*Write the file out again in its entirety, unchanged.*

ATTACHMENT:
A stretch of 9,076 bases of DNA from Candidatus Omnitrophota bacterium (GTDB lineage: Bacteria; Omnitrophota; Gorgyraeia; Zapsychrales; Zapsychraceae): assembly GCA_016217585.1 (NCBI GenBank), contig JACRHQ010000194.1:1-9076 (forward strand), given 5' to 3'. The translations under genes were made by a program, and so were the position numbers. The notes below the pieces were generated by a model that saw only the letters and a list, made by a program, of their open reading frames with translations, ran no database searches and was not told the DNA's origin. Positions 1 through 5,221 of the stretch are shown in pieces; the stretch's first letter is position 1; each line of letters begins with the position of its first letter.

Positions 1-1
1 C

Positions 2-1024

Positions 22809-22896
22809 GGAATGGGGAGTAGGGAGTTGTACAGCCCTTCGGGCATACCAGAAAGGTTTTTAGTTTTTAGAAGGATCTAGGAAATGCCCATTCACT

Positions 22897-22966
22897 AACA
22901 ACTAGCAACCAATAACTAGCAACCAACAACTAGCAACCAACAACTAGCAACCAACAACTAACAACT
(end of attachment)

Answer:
A stretch of 9,076 bases of DNA from Candidatus Omnitrophota bacterium (GTDB lineage: Bacteria; Omnitrophota; Gorgyraeia; Zapsychrales; Zapsychraceae): assembly GCA_016217585.1 (NCBI GenBank), contig JACRHQ010000194.1:1-9076 (forward strand), given 5' to 3'. The translations under genes were made by a program, and so were the position numbers. The notes below the pieces were generated by a model that saw only the letters and a list, made by a program, of their open reading frames with translations, ran no database searches and was not told the DNA's origin. Positions 1 through 5,221 of the stretch are shown in pieces; the stretch's first letter is position 1; each line of letters begins with the position of its first letter.

Positions 1-1
1 C

Positions 2-1024

Positions 22809-22896
22809 GGAATGGGGAGTAGGGAGTTGTACAGCCCTTCGGGCATACCAGAAAGGTTTTTAGTTTTTAGAAGGATCTAGGAAATGCCCATTCACT

Positions 22897-22966
22897 AACA
22901 ACTAGCAACCAATAACTAGCAACCAACAACTAGCAACCAACAACTAGCAACCAACAACTAACAACT